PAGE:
Beating up the blind
Beating Up the Blind
This week, I am writing about David Horowitz, and the second installment of our series, “A Witness,” appears today. (Here.) Horowitz cast his first Republican ballot in 1984. It was for President Reagan, who was running for reelection against former vice president Walter Mondale. Horowitz voted for Reagan, he explained, “because he was opposing the efforts of the Sandinista Marxists to turn Nicaragua into a socialist gulag like Cuba.” Horowitz further explained, “I had supported Fidel; I wasn’t going to make the same mistake twice.”
Fidel is still in charge, as he has been since 1959 — even if he has given his equally wicked brother, Raúl, a newly prominent role. Readers of my columns are well familiar with Juan Carlos González Leiva, the lawyer and human-rights activist in Cuba. He is one of the bravest, most admirable people I know of. (Blind, by the way.) If the commanders of our culture — in the news media, in Hollywood, and in academia — did not feel so tenderly toward the Cuban dictatorship, González Leiva would be famous. As the heroes in apartheid South Africa were.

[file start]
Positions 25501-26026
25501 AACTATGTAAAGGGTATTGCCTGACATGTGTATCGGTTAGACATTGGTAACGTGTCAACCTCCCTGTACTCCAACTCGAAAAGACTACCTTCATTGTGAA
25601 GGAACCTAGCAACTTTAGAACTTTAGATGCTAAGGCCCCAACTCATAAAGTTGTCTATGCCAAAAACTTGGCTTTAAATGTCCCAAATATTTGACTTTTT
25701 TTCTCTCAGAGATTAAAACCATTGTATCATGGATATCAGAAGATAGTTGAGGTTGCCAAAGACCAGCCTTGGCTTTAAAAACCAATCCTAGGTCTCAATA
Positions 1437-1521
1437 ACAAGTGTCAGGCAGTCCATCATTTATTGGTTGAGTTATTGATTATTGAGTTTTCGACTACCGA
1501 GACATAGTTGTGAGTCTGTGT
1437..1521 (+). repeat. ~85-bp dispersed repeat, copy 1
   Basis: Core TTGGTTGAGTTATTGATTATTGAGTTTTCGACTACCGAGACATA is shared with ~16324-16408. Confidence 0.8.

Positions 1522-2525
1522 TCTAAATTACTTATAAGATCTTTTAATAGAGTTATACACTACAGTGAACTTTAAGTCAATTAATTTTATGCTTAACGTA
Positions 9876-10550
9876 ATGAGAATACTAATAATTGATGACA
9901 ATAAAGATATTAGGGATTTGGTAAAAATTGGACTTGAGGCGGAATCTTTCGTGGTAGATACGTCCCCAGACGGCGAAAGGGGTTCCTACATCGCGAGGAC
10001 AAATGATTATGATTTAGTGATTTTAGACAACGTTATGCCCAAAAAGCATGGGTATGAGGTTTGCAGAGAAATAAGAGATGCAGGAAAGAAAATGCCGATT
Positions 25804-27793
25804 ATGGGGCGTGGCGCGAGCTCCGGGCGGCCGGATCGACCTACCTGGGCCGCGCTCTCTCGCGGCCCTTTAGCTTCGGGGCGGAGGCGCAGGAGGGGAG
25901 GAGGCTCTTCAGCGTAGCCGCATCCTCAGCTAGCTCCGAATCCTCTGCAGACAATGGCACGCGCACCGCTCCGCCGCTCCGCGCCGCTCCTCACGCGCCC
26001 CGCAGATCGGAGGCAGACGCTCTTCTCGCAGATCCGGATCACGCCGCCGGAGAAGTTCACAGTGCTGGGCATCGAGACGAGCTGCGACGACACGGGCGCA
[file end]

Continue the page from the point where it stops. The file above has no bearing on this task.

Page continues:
Last week, the Castros’ police beat the hell out of González Leiva and his wife, Tania Maceda Guerra. This is perfectly routine in that island paradise — the place where Mayor Bill de Blasio and his wife honeymooned, the place where Jay-Z and Beyoncé celebrated their most recent wedding anniversary. (This was a few months after Beyoncé sang — lip-synched — at President Obama’s inauguration.) The police pummeled a blind man with their fists, as his hands were tied behind his back. Then they choked him till he passed out. There was the wife, too, of course. Blind men and girls. What a lovely system this is. (For a report on the latest incident, go here. Several others were beaten as well, including a deaf man.)
Continue reading HERE.